As collaborative consumption continues to grow, entrepreneurs are applying it to all sorts of goods and services normally supplied by traditional businesses. And while barriers to collaborative consumption remain, with each new business the concept becomes more familiar, and more appealing, to a mainstream audience.
ShareMyStorage seems like one of those ideas that is just made for collaborative consumption. After all, how many people have too much stuff and not enough space? How many people have more space than they need? And who really wants to pay exorbitant fees to traditional storage companies?
The UK-based ShareMyStorage allows users with an attic, a garage, a barn or a storage shed to connect with other users needing a place to store their stuff. The users agree on a price between themselves, and the site takes a small cut (a week's worth of rent) for facilitating the exchange. The trust factor—mentioned in my post about the barriers to collaborative consumption—is addressed with a review system that allows people to rate other users' credibility.
Besides making the best use of space available, ShareMyStorage claims it is also saving carbon emissions—allowing users to connect with storage facilities closer to where they actually need it. (Storage facilities are not quite as common in the UK as they are here in the States, and hence often involve a drive to the nearest large city.)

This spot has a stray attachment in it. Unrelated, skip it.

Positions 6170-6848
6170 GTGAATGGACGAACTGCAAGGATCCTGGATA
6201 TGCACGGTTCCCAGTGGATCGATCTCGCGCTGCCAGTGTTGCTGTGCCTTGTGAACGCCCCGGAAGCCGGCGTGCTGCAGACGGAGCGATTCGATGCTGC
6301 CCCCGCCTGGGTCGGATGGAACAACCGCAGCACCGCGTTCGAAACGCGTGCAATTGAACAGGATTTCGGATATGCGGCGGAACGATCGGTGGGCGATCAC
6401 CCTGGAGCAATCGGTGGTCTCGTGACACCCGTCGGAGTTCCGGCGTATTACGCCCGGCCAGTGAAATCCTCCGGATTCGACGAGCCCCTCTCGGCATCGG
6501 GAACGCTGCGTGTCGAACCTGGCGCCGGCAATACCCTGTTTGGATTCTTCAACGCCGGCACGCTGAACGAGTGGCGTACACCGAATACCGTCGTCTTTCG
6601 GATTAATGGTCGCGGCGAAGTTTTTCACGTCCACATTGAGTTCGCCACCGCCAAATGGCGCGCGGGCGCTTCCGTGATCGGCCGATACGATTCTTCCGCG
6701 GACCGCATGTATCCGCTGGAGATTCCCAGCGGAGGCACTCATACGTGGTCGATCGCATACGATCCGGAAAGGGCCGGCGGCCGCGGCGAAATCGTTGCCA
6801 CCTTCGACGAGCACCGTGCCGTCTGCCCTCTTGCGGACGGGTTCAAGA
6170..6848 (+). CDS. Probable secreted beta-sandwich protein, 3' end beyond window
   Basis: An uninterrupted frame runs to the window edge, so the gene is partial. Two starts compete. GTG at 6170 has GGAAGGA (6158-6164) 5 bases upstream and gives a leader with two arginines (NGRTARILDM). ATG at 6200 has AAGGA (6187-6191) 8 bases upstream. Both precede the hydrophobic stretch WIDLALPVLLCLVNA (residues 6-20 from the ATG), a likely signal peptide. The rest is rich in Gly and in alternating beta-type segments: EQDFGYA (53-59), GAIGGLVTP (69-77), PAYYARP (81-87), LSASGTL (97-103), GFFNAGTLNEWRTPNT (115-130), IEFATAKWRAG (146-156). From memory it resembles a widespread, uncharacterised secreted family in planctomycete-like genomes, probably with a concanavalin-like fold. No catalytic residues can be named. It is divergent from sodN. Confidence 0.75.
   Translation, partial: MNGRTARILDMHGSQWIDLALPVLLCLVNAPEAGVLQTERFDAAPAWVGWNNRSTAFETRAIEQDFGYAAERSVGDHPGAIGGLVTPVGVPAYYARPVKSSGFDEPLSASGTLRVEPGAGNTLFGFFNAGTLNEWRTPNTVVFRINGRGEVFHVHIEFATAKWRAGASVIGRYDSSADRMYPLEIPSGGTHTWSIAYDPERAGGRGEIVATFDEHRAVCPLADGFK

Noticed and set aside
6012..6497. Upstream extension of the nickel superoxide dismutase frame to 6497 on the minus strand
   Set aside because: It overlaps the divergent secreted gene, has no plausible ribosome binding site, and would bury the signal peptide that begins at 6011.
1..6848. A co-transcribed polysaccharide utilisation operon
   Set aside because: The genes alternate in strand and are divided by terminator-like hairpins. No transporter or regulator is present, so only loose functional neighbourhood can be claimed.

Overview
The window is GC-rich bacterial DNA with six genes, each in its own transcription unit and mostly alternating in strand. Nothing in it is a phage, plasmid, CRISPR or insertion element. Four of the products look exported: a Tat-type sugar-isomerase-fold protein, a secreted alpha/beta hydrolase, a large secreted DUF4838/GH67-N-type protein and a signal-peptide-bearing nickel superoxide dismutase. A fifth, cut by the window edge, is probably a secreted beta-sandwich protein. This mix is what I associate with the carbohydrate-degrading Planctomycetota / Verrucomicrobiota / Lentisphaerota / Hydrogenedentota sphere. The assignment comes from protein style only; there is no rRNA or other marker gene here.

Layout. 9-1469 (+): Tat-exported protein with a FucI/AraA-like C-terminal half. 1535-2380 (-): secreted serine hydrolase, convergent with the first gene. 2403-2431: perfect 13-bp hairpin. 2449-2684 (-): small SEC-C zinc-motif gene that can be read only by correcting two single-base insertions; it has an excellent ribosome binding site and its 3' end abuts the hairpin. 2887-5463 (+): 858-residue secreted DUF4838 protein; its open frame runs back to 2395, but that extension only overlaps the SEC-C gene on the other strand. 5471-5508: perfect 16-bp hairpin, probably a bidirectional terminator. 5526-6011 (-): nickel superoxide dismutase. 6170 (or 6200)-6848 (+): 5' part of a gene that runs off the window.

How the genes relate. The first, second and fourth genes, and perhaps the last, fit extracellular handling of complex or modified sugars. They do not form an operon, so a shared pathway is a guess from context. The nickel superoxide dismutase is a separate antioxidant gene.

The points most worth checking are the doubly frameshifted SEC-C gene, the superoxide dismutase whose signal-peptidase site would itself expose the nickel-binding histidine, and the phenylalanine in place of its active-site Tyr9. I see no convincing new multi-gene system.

Fast Company's coEXIST has a short piece on ShareMyStorage, in which company founder Imran Azam explains the thinking behind his venture:
Azam says the site, which launched last year, can save storers up to 70% over commercial storage. But price isn’t the only attraction: people also want to be part of a community. "It’s a case of people coming together in financial adversity to bypass traditional services provided by businesses," he says. "They are aware that transacting with business has a cost on the environment. A site like this ticks a lot of boxes that businesses aren’t able to satisfy."
Azam got the idea for the site when his neighbor told him he couldn’t find nearby storage. Azam told him he could use his garage--and then wondered whether he could link up other people with surplus space and storage needs.
This could be one to watch out for.